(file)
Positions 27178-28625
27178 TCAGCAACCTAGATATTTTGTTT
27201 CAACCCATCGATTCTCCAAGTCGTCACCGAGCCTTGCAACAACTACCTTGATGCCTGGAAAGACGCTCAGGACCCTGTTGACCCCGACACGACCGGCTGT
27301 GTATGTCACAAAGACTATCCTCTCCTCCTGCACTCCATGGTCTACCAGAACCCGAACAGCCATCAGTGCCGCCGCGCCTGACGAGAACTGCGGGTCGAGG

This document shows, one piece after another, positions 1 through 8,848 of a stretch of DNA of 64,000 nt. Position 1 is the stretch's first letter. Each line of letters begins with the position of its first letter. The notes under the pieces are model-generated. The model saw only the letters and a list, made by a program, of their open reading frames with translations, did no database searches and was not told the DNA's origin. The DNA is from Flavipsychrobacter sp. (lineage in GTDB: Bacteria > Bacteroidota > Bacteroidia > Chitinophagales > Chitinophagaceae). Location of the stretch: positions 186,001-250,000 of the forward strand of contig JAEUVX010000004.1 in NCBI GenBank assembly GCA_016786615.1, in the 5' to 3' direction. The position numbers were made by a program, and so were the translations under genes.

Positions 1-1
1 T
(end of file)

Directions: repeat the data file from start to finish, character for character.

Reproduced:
Positions 27178-28625
27178 TCAGCAACCTAGATATTTTGTTT
27201 CAACCCATCGATTCTCCAAGTCGTCACCGAGCCTTGCAACAACTACCTTGATGCCTGGAAAGACGCTCAGGACCCTGTTGACCCCGACACGACCGGCTGT
27301 GTATGTCACAAAGACTATCCTCTCCTCCTGCACTCCATGGTCTACCAGAACCCGAACAGCCATCAGTGCCGCCGCGCCTGACGAGAACTGCGGGTCGAGG

This document shows, one piece after another, positions 1 through 8,848 of a stretch of DNA of 64,000 nt. Position 1 is the stretch's first letter. Each line of letters begins with the position of its first letter. The notes under the pieces are model-generated. The model saw only the letters and a list, made by a program, of their open reading frames with translations, did no database searches and was not told the DNA's origin. The DNA is from Flavipsychrobacter sp. (lineage in GTDB: Bacteria > Bacteroidota > Bacteroidia > Chitinophagales > Chitinophagaceae). Location of the stretch: positions 186,001-250,000 of the forward strand of contig JAEUVX010000004.1 in NCBI GenBank assembly GCA_016786615.1, in the 5' to 3' direction. The position numbers were made by a program, and so were the translations under genes.

Positions 1-1
1 T